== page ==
HOME    >    INSPIRE    >    intellectual    >    Lights, Camera, Roll Over: Behind the Scenes of a Canine Photo Shoot
September 10, 2012 | Written by: Scott Carlton

Lights, Camera, Roll Over: Behind the Scenes of a Canine Photo Shoot



If a day under the heat of glaring spotlights sounds alluring, join us for a closer look at what really goes on at a professional photo shoot—for dogs. You’ll find more than just beautiful pedigrees. You’ll meet a team of experts planning, preparing and envisioning what’s needed to bring out the best looks from a pack of pampered pooches.

And even if you’ve assembled the perfect photographer, producer, creative team, canine trainers and models, there’s no telling what surprises you may encounter.

As with any type of still photography shoot, looks are the top priority in choosing talent. The main difference in photographing dogs, however, is that both beauty and brains are needed. Well-trained dogs are available in hubs like New York or Los Angeles. But if you’re shooting in other cities, finding dogs and trainers who can provide the focus and control required on a time-sensitive set may be a challenge.

So what’s so special about professional dogs and their trainers? Doggie treats. Yep, treats seem to be the ultimate reassuring reward to persuade dogs to do more than just sit and pant. When a trainer commands the attention of their pup, he or she can direct exact positioning up or down to a paw placement, head tilt or facial expression. As long as there’s a flavorful treat waiting to give immediate gratification for a job well done, these beasts will oblige.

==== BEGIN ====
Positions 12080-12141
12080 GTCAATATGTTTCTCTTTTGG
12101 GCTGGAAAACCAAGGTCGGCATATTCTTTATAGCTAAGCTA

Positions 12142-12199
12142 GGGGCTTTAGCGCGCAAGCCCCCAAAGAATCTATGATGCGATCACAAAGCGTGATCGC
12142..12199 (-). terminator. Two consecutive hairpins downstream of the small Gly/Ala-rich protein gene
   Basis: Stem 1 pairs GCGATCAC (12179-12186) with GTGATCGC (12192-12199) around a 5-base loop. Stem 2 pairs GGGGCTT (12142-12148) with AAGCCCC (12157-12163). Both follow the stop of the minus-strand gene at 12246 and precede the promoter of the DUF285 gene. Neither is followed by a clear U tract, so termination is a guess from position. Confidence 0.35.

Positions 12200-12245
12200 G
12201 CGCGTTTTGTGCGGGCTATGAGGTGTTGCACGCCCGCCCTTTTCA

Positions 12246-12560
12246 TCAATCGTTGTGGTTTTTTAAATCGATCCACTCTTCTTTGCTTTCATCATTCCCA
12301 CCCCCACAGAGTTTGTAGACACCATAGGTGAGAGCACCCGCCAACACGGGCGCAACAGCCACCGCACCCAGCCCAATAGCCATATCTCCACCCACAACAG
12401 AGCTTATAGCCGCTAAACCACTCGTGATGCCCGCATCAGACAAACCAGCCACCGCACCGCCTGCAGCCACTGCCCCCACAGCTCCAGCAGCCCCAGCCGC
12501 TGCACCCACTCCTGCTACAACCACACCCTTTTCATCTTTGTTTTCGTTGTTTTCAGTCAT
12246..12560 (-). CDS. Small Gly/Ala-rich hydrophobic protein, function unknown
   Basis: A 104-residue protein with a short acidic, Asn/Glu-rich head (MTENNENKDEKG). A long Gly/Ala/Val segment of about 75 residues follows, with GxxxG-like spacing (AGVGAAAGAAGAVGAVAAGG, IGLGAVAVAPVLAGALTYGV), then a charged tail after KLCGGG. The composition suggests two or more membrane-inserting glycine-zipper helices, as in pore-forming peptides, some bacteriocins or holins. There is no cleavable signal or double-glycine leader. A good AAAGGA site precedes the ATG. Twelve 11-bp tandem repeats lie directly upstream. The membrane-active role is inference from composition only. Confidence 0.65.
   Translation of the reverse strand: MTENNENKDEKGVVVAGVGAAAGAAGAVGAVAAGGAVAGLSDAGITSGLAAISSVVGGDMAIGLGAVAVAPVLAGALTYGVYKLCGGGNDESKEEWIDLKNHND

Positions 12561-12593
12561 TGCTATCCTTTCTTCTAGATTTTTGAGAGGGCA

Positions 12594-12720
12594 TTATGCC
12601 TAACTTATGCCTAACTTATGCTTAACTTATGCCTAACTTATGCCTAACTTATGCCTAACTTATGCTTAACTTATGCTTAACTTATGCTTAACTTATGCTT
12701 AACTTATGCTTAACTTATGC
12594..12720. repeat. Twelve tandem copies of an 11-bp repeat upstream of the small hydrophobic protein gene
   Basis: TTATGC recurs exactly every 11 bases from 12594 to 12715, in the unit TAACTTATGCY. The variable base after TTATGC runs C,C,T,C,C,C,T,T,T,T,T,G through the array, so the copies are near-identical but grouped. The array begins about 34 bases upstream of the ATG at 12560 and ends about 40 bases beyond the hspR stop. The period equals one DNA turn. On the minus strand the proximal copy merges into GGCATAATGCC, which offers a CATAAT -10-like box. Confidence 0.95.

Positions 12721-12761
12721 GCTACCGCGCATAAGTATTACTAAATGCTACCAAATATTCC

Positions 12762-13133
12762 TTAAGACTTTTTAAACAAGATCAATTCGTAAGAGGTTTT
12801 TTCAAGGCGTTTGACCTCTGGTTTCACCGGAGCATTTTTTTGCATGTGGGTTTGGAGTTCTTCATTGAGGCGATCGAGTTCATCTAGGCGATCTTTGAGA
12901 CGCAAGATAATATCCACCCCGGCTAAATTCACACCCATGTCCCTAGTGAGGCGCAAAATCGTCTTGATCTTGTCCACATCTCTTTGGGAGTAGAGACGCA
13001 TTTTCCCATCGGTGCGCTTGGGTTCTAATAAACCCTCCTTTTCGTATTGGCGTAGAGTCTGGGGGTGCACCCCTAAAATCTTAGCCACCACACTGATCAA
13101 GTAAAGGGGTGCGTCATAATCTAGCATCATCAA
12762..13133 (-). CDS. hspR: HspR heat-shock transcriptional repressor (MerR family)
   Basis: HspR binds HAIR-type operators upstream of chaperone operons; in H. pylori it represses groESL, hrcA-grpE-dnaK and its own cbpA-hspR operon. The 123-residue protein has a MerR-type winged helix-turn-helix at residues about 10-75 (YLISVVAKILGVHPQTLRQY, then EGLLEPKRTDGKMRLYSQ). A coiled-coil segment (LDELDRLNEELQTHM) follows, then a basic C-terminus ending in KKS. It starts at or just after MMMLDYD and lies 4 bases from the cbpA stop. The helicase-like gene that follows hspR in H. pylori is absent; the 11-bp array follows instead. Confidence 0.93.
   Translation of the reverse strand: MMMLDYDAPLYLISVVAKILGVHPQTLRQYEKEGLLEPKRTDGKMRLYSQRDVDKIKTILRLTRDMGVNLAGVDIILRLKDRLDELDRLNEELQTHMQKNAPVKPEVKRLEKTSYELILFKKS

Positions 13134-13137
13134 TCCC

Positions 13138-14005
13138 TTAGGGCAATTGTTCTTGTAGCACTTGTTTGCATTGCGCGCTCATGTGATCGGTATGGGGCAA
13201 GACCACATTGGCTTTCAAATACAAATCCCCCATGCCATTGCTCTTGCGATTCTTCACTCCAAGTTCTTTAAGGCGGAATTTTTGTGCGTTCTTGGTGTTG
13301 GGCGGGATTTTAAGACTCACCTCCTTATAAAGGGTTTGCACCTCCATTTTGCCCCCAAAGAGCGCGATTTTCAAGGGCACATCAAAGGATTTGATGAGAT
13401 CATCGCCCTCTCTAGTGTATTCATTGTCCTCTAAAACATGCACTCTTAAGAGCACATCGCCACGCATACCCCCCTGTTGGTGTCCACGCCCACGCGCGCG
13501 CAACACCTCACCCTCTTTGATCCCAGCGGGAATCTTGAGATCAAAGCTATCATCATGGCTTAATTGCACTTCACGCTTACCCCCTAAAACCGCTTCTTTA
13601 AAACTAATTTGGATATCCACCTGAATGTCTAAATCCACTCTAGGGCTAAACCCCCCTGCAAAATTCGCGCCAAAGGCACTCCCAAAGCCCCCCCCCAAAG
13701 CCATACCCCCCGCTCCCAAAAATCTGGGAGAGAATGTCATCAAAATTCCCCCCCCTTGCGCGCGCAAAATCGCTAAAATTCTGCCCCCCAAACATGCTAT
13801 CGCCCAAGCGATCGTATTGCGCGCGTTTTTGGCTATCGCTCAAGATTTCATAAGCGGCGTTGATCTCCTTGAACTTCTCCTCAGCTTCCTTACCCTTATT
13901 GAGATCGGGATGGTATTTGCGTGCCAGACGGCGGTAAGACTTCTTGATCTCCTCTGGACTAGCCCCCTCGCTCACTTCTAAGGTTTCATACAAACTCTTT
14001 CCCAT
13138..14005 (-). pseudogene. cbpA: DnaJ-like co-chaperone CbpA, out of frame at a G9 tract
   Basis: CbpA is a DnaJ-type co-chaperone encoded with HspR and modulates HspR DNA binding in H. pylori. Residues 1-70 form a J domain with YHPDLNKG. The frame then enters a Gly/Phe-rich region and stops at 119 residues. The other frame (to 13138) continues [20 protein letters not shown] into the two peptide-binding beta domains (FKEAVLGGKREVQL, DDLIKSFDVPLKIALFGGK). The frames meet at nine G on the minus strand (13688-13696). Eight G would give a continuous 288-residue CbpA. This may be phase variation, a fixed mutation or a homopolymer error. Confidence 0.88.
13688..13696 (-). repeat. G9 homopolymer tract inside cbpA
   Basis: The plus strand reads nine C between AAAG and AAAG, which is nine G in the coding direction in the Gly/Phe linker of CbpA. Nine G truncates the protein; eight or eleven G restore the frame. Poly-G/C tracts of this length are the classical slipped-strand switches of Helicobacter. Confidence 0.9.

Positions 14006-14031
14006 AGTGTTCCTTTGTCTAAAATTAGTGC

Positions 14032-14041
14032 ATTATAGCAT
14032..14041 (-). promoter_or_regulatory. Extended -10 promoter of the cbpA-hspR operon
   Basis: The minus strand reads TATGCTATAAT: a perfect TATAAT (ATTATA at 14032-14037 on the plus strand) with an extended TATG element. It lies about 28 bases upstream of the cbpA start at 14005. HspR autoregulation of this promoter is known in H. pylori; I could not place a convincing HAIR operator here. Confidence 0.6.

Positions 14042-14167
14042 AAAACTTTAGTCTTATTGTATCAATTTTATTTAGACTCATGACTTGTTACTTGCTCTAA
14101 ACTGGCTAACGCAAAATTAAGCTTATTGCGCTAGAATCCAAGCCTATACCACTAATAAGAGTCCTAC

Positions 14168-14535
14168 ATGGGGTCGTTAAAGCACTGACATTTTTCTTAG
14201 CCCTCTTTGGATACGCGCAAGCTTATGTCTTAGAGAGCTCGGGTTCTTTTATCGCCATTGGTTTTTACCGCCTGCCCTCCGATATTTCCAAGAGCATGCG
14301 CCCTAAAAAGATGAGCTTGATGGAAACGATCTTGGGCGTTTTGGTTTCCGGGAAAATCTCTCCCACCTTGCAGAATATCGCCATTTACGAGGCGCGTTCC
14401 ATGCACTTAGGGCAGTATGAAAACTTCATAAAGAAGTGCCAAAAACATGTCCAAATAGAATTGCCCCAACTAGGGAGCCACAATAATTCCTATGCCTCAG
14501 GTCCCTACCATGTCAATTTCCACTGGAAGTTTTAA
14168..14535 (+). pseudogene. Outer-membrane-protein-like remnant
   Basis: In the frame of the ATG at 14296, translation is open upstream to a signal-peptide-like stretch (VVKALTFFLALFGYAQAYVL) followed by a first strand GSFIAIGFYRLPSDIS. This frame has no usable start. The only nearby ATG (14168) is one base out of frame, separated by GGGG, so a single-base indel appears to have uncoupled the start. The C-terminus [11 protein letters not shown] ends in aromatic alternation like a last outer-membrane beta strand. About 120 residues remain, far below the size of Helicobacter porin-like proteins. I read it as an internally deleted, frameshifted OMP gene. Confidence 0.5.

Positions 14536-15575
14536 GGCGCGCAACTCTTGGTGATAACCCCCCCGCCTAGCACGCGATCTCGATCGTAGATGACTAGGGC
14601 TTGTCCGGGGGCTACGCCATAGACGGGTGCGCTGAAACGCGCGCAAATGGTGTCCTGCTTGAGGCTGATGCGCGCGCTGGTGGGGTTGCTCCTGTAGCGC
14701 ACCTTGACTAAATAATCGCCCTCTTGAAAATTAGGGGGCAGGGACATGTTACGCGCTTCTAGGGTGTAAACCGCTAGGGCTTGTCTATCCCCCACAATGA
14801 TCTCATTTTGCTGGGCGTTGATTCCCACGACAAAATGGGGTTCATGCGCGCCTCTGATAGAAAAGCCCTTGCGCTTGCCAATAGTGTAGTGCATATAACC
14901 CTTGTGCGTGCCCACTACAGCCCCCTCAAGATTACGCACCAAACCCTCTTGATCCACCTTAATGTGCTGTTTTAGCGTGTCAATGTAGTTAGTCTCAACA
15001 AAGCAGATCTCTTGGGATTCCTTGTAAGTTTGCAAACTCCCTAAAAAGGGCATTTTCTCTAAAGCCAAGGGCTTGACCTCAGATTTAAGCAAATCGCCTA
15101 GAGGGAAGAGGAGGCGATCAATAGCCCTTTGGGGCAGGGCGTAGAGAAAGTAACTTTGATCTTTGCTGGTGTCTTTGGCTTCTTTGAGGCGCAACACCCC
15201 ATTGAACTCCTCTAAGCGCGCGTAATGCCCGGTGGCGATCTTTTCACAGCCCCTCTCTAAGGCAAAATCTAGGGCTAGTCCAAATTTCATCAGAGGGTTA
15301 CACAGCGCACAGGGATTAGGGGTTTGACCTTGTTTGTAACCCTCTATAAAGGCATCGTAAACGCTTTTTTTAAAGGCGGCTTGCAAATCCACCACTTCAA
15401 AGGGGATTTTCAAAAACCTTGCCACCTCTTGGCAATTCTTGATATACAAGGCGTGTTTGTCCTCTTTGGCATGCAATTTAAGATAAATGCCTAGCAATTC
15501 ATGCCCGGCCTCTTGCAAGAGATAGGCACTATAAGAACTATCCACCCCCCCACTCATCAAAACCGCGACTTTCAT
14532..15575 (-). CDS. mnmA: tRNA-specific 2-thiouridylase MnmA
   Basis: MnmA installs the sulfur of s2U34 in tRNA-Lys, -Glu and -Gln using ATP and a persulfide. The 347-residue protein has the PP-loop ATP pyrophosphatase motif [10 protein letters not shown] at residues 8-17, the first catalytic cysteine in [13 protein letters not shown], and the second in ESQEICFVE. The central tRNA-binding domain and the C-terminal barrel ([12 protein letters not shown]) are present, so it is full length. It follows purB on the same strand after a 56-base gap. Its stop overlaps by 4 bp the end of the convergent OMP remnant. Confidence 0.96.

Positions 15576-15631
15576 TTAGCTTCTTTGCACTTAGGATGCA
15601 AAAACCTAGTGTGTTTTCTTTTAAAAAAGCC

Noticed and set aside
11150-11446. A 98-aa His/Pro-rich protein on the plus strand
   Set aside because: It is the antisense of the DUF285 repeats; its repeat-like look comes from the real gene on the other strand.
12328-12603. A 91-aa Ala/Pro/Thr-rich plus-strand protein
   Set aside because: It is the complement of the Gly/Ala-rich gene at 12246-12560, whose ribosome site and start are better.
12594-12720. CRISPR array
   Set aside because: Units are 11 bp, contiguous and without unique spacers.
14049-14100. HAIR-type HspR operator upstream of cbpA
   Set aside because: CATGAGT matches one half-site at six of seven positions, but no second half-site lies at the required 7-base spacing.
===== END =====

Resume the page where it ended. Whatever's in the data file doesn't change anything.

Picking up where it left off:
Furthermore, a well-trained canine will maintain its focus until verbally released from its trainer. Only then can the animal sniff, play and explore like a normal pet. No different from a human model or actor, the talented canine can jump, bark, pose and roll over on command while still appearing natural.

And it’s a talent indeed. Because the more natural a dog moves, the more opportunities it offers to capture the perfect shot.

But it’s not only the dog and trainer who are at play here. The photographer must know how to work and communicate to get the right angle as seen from the lens of a camera. Again, preparation is key. It helps establish a relaxed atmosphere while facilitating quick moves to cover not only the required shot, but capture unexpected moments.

At a recent SSW website shoot for a dog-related account, our team mastered the necessary skills needed to capture shot after shot of the chosen pack, including a border collie, golden retriever and French bulldog.

“Star” treatment was given to each of the female pups. They were groomed perfectly, outfitted with trendy collars, supplied with luxurious beds and chewy toys. And of course, each one was made to feel that she, and only she, was the “top” dog.

Scene after scene, they performed with precision and panache. But alas, even canines have egos. And when encouraged to share a scene, a climatic “diva” moment occurred with a scuffling between the different dogs. “Cut!” shouted the photographer.

Bruised egos aside, the hard work and collaboration between the various players paid off with the development of stunning photos, a killer website and a very happy client. Just another glamorous day in the life of shooting canines? Hardly. Still, it was a job executed with award-winning results from a group of seasoned pros. Move in. Close up. The end.

About the author
Scott Carlton
Scott is Associate Creative Director at SSW. His wellness pledge is to keep fit by eating plenty of chicken and yogurt.



Related Content